St. Louis Eagles
1934/35: St. Louis had first applied for an NHL expansion franchise in 1932 but was rejected because it was too far from the other cities in the league, and concerns arose over travel costs, especially in the middle of the Great Depression. With the once-mighty Ottawa Senators heading into bankruptcy, the team was transferred to St. Louis during the summer of 1934. The NHL was still concerned by the travel cost but did not want to lose another franchise after the Pittsburgh/Philadelphia franchise folded. Wearing patriotic red white and blue uniforms, the team, which was, renamed Eagles played in front of substantial crowds at the St. Louis Arena. It became apparent the team was doomed to failure as they finished dead last with an awful record of 11-31-6. Escalating travel cost wiped out what little money the team had left from Ottawa as long costly train rides from the American Midwest to the Canada and Boston destroyed any chances the team had of survival, as they folded after just one season.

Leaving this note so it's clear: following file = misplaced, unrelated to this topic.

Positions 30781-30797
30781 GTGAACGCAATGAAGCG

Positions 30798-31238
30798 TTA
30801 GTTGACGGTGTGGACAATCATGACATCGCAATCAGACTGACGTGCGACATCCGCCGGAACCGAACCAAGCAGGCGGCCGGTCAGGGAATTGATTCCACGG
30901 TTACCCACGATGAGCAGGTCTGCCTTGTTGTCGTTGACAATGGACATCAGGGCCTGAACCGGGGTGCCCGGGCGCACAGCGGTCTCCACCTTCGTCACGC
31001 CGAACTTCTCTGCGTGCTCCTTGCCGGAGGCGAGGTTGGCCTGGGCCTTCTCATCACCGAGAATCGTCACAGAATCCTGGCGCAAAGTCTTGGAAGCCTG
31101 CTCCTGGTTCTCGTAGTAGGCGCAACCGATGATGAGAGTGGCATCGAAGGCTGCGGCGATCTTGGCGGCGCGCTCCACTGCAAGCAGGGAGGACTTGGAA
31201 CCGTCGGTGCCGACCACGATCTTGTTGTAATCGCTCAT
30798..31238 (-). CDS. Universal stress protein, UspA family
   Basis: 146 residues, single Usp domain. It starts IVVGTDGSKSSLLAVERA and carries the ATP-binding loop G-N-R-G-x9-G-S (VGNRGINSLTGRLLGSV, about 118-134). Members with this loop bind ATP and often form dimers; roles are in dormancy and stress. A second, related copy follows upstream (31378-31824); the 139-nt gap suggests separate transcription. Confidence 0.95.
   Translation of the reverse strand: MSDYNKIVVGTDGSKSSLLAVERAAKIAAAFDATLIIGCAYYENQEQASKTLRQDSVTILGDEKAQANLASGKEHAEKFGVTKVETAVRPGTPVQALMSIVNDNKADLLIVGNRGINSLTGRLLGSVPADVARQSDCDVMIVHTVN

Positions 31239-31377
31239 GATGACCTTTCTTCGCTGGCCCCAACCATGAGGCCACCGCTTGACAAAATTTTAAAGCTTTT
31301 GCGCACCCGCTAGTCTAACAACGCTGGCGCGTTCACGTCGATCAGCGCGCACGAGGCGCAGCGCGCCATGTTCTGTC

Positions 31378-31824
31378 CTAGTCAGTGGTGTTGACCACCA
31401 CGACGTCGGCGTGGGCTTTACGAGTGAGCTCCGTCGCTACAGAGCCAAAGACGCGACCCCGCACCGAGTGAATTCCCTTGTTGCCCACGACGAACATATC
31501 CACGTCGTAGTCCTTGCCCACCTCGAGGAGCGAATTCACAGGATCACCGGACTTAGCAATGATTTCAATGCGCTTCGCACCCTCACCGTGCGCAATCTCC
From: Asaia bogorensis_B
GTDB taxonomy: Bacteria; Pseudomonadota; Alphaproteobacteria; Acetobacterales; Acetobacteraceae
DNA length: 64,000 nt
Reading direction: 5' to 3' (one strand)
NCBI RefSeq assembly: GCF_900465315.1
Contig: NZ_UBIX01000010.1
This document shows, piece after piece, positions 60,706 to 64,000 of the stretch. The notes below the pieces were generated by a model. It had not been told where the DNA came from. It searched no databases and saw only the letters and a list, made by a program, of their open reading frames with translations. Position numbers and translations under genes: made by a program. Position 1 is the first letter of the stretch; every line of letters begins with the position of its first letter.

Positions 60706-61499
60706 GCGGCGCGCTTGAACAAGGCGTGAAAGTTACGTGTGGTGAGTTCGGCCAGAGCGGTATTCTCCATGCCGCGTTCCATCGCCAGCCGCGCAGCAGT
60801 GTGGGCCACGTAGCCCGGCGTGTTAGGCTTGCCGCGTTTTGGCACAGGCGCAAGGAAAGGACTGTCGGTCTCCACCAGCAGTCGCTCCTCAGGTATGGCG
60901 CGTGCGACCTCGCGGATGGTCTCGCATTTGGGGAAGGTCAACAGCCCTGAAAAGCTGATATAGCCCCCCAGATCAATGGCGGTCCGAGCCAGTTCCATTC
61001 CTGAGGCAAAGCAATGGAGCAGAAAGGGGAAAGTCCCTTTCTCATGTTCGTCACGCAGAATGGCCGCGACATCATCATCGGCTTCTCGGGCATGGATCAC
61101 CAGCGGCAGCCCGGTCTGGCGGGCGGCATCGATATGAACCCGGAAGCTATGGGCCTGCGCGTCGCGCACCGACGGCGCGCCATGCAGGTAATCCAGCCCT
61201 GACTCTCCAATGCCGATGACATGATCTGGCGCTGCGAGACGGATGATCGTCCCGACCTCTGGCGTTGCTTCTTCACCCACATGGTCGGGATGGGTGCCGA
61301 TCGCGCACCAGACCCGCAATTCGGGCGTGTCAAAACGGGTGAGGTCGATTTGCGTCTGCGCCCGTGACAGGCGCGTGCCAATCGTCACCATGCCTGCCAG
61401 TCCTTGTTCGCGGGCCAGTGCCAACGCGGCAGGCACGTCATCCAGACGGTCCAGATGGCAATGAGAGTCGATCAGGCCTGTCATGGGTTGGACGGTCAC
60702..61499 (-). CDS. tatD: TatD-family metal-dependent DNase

1935-1967: After the Eagles folded, St. Louis attempted to lure the Montreal Maroons, who went under in 1938. However, after the quick failure of the Eagles, due to travel costs, the NHL was not about to give St. Louis another try. Eventually, the NHL would be paired down to six teams, which lasted for 25 years until the NHL decided to add six teams in 1967 to double to 12 teams. St. Louis, who had only been choked off due to travel cost in the great depression, was a natural choice to land one of the new teams. The expansion team known as the Blues, would even play in the same St. Louis Arena, which was ahead of its time in 1934.